The English language has dozens of interesting words to describe people who collect just about anything. For example, most people know that a person who collects baseball cards is a cartophile and a person who collects stamps is a philatelist. And there are some really obscure terms, like a pannapictagraphist (person who collects comic books) and paroemiographer (person who collects proverbs). So, is there a specific word for a person who collects interesting or strange names of people? Officially there is no term, but that’s what is so great about the English language — if there isn’t a word, one will be coined. Bookshelf offers the word appellationist — defined as a person who collects names, for the OED’s consideration.
John Train, a former editor of the Harvard Lampoon, is the quintessential appellationist. He has been collecting funny and unusual names since 1949 when he happened to come across a list of women’s funniest first names in the now defunct Colliers magazine. The list included the following names: Blooma, Chlorine, Dewdrop, Larceny, Faucet, Twitty, and Zippa. “I thought this was all very useful information,” Train noted. Inspired by the list, he began seeking out funny and unusual names. In the late 1970s, he finally published his list of funny names in two books: Remarkable Names of Real People, and its companion volume, Even More Remarkable Names. He only included names that he could verify in writing or by phone with the actual people. (Remember folks, this was before the days of the Internet.) Here are some remarkable names of real people from Train’s wonderful collection.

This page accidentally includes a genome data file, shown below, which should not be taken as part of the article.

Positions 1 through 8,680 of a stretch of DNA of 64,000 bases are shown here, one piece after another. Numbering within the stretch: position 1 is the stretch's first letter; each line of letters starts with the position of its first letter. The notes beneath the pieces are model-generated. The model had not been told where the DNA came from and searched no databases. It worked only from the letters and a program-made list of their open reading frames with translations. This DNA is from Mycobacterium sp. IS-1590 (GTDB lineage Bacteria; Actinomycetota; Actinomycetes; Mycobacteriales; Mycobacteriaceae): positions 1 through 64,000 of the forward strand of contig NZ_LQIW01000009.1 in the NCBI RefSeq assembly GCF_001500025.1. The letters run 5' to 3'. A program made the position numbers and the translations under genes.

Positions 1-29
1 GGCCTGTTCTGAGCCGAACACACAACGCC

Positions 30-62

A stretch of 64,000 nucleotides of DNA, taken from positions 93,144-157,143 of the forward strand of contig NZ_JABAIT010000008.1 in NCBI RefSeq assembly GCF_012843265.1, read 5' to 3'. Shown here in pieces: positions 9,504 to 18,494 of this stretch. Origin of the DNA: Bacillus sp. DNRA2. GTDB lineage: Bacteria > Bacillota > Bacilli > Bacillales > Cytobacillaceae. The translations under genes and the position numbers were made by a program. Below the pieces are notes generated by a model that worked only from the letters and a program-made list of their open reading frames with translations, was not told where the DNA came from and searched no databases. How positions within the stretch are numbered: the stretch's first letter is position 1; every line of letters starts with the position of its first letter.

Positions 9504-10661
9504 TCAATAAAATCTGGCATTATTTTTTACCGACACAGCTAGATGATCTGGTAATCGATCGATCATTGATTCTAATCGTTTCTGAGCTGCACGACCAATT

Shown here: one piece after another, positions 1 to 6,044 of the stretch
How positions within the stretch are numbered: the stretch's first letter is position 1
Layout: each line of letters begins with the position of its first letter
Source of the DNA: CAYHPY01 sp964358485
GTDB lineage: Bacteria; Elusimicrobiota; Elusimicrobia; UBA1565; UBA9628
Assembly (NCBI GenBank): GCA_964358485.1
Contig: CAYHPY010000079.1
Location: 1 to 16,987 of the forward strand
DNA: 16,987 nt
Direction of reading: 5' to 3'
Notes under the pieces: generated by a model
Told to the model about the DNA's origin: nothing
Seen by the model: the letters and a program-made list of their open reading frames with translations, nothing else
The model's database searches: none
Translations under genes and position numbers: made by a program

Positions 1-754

A. Toxen Worm
B. Brooklyn Bridge
Blecher Wack Wack
Bumpus McPhumbus Angeledes
Cashmere Tango Obedience
Chief C. Crook
For further reading: John Train’s Most Remarkable Names by John Train (1985)